Posted by: Loren Coleman on October 17th, 2010
Andy Xie of Bejing is pleased with the photo that a friend snapped of him with the Bigfoot wood carving at Saturday’s Bigfoot Discovery Day in Felton. (Bill Lovejoy/Sentinel)
Reporter Jory John of the Mercury News summarizes the events from Felton, California:
Skeptics need not apply.
The Alliance of Independent Bigfoot Researchers and the Bigfoot Discovery Project presented the annual Bigfoot Discovery Day Saturday, staged at the Bigfoot Discovery Museum. The all-day gathering began in 2006.
From local investigators to interested families with children, more than 50 people attended the outdoor lunch and roundtable discussion, where purported Bigfoot sightings and evidence were presented, and numerous stories were told with an emphasis on Santa Cruz County.
Bigfoot Discovery Museum founder and curator Michael Rugg officiated, answering questions and facilitating much of the day’s discussion. Rugg said the goal of the annual Discovery Day is to get people in Santa Cruz County to realize that the museum is not just a roadside attraction on the side of Highway 9, but a center for diligent research.
“We have plenty of evidence of a Bigfoot presence up here in the mountains,” Rugg said. “I have some vocalizations we’ve recorded, we have some video that we shot locally, and we have a number of eye witnesses who have reported sightings. In our testing, we’ve come up with more evidence to indicate it’s true than the opposite.”
Rugg, who recounted his own Bigfoot sighting as a toddler in 1950, told the gathered crowd that, since he founded the museum in 2004, he’s had an opportunity to further his research and hear numerous firsthand tales of sightings.
“Our museum is trying to serve as an advocate for eyewitnesses,” he said. “People have been reporting anomalous events that our scientific authority figures have relegated to complete nonsense. What we’re saying is, give these folks a break. There are plenty of things to learn yet.”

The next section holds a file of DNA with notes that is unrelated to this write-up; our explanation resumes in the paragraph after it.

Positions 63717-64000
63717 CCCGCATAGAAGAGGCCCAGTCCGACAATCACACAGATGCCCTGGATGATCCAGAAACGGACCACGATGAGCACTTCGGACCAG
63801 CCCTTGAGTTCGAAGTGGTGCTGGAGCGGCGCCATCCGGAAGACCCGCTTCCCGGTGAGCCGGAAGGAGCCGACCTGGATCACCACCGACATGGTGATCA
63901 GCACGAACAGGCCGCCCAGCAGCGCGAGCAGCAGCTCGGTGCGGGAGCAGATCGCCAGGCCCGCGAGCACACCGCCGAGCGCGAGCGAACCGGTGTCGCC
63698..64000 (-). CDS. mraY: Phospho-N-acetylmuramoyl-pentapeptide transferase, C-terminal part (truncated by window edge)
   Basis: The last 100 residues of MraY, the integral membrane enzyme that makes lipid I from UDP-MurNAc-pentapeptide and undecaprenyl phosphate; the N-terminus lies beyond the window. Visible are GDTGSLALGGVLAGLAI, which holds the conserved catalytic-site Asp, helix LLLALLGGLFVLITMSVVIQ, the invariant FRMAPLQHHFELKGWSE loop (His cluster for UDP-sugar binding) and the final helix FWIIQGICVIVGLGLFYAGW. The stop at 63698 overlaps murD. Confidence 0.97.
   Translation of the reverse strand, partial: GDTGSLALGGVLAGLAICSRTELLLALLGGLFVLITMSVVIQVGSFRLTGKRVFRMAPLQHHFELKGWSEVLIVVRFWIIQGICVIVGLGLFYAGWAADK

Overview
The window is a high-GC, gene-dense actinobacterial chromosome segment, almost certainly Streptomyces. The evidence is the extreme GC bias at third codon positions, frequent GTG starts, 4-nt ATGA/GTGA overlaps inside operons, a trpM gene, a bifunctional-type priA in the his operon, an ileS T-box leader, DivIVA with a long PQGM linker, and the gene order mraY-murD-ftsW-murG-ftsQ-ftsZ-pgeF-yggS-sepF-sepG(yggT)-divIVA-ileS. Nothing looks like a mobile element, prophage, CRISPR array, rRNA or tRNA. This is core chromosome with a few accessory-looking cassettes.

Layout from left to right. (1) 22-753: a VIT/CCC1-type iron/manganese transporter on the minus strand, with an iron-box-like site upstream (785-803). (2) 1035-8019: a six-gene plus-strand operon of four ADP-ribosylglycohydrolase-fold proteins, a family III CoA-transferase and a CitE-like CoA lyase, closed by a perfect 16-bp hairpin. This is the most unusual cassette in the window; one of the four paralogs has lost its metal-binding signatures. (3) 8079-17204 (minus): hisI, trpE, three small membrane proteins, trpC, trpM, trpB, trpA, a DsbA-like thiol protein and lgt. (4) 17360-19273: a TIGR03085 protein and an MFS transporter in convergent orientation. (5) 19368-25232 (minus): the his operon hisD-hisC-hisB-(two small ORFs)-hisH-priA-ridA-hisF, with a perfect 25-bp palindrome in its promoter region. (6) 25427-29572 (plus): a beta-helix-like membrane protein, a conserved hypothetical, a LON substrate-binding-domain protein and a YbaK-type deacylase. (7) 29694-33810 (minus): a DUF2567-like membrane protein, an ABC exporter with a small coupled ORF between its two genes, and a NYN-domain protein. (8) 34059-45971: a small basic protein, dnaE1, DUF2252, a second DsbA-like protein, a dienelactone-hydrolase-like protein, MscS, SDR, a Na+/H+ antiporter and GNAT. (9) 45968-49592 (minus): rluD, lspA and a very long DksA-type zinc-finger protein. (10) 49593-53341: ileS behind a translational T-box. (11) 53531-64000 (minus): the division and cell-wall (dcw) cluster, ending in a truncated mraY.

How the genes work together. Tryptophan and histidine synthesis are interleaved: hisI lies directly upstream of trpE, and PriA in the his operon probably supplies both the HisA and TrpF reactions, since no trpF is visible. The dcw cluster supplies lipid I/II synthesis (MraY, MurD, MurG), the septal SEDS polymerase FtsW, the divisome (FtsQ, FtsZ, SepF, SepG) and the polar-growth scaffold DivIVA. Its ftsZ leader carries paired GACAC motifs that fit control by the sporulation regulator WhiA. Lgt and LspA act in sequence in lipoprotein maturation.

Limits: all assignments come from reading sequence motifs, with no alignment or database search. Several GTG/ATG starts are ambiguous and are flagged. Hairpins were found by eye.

Entering the Bigfoot Discovery Museum, one is confronted by plaster casts of giant feet, looping footage of the infamous Patterson-Gimlin film, where an unidentified creature bounds across the screen, and Bigfoot-themed art. There is also a wall-sized map of Santa Cruz County, with pushpins detailing reported local sightings, stretching from the Santa Cruz Mountains to Nisene Marks State Park in Aptos.
Boulder Creek resident Bill Tucker, a longtime volunteer with the museum who stood behind the counter alongside Capitola resident Mike Barrow, recounted his own experience coming into contact with the unknown. Tucker was camping in Washington in 1987, he said, in an isolated campground. He found himself at a river, where he had the feeling that he was being watched.
“Then, a bunch of rocks came across the river,” he said. “This happened, off and on, for the next 12 hours. Something was trying to keep me out of there. I began to believe right then.”
Barrow said that his interest stemmed from the Patterson film, which was released when he was 7.
“It grabbed my imagination and, ever since, I’ve been looking,” he said.
Pleasanton resident Tom Yamarone has been involved with the museum in various capacities since it opened, he said. Yamarone, who writes Bigfoot-related folksongs, which he performed later in the evening, said that he was encouraged by Saturday’s turnout.
“My interest in the subject is very active,” Yamarone said. “It’s great to see so many people turn out for this.”
The Discovery Day moved to the Louden Nelson Center later in the evening, where further presentations were given, including discussions on the latest game-camera technology used in Bigfoot-tracking and a historical slide-show of newspaper reports on Bigfoot dating back to the mid-1800s.
Rugg said the day was a success. He added that he founded the museum in 2004 because he wanted to “have a bigger part in trying to solve this mystery.”
“I’m so sure this is real, I don’t care what anybody says,” he said.